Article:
I-ran (and Stuck my Head in the Sand)

Wednesday, January 18th, 2006 10:03 pm by cyclops

We have blogged here and here on the awful choices we face in dealing with Iran and the nuclear aspirations of its mullah leaders. In today’s Washington Post, Charles Krauthammer’s op-ed piece, entitled The Iran Charade, Part II, rightly mocks the feckless efforts of Britain, France and Germany to convince Iran to halt its nuclear weapons program:

This negotiating exercise, designed as an alternative to the U.S. approach of imposing sanctions on Iran for its violations of the Non-Proliferation Treaty, had proved entirely futile. If anything, the two-year hiatus gave Iran time to harden its nuclear facilities against bombardment, acquire new antiaircraft capacities and clandestinely advance its program.

With all this, the chancellor of Germany declared the exercise a success because the allies stuck together! The last such success was Dunkirk. Lots of solidarity there, too.

Most dismaying was that this assessment came from a genuinely good friend, the new German chancellor, who, unlike her predecessor, Gerhard Schroeder (now a wholly owned Putin flunky working for Russia’s state-run oil monopoly), actually wants to do something about terrorism and nuclear proliferation.

Ah, success. Instead of being years away from the point of no return for an Iranian bomb, as we were before we allowed Europe to divert anti-proliferation efforts into transparently useless talks, Iran is probably just months away. And now, of course, Iran is run by an even more radical government, led by a president who fervently believes in the imminence of the apocalypse.

Ah, success. Having delayed two years, we now have to deal with a set of fanatical Islamists who we know will not be deterred from pursuing nuclear weapons by any sanctions. Even if we could get real sanctions. Which we will not.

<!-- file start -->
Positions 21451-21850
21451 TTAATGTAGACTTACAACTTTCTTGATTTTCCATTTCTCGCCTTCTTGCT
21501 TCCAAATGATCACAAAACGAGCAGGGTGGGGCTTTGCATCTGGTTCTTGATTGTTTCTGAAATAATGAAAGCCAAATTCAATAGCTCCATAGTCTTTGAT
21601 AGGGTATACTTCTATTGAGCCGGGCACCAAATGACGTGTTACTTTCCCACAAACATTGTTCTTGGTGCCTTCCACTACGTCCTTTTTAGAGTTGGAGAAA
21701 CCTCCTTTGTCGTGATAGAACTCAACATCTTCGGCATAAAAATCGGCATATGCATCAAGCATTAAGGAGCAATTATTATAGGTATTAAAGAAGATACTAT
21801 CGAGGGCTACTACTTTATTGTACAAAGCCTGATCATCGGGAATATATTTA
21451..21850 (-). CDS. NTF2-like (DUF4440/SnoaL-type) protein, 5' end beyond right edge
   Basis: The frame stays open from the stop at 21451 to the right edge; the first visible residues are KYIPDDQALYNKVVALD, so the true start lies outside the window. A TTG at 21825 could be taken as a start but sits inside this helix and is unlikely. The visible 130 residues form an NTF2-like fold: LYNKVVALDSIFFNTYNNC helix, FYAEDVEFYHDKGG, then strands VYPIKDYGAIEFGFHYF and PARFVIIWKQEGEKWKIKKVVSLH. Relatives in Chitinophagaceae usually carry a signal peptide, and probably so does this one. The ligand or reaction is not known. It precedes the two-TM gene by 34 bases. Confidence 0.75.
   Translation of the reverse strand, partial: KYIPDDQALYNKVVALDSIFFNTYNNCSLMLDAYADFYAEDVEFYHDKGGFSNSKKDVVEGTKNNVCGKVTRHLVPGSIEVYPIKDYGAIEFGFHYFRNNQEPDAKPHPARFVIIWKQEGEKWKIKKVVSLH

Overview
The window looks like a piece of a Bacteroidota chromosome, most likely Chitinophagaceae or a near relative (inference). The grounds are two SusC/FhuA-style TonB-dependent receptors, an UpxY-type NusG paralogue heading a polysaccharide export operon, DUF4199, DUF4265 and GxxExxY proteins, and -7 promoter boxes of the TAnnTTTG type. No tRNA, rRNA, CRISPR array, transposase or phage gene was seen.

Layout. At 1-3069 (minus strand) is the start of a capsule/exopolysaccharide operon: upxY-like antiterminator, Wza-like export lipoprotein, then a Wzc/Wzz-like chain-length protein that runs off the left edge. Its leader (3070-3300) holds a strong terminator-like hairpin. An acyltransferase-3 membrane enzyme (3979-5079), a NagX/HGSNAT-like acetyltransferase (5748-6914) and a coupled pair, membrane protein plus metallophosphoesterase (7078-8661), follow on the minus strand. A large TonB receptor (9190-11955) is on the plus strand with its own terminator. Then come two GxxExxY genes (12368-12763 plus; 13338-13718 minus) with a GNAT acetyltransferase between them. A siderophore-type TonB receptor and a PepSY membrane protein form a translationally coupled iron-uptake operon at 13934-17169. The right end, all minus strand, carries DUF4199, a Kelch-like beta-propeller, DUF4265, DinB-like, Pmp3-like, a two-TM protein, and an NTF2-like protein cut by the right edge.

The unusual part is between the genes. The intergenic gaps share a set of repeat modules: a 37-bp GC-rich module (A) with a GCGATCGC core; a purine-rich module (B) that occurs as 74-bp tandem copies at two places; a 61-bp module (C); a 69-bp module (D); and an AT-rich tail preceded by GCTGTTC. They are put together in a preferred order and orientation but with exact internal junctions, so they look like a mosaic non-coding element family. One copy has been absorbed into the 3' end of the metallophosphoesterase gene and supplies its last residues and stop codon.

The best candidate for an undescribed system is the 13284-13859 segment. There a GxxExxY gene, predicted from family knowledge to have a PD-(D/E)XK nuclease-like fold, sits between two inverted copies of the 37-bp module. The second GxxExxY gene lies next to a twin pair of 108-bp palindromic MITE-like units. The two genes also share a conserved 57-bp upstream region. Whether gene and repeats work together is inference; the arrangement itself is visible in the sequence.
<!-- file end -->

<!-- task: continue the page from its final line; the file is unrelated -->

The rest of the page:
The article is disturbing because Krauthammer is a good prognosticator, and his prediction is that the US will engage the other permanent members of the UN Security Council in an attempt to establish firm sanction on Iran. In the end, Krauthammer believes,

The remaining months before Iran goes nuclear are about to be frittered away in pursuit of this newest placebo.

First, because Russia and China will threaten to veto any serious sanctions. The Chinese in particular have secured in Iran a source of oil and gas outside the American sphere to feed their growing economy and are quite happy geopolitically to support a rogue power that — like North Korea — threatens, distracts and diminishes the power of China’s chief global rival, the United States.

Second, because the Europeans have no appetite for real sanctions either. A travel ban on Iranian leaders would be a joke; they don’t travel anyway. A cutoff of investment and high-tech trade from Europe would be a minor irritant to a country of 70 million people with the second-largest oil reserves in the world and with oil at $60 a barrel. North Korea tolerated 2 million dead from starvation to get its nuclear weapons. Iran will tolerate a shortage of flat-screen TVs.

Yes, Krauthammer’s prediction is that Iran will go nuclear. I believe this as well. I don’t think that even the Bush Administration has the stomach to do what it will take to prevent this, though I believe we should prevent Iran from going nuclear whatever the cost.

Saying “I told you so” to Europe loses much of its joy after Hezbollah has just murdered a few hundred thousand people in an afternoon.

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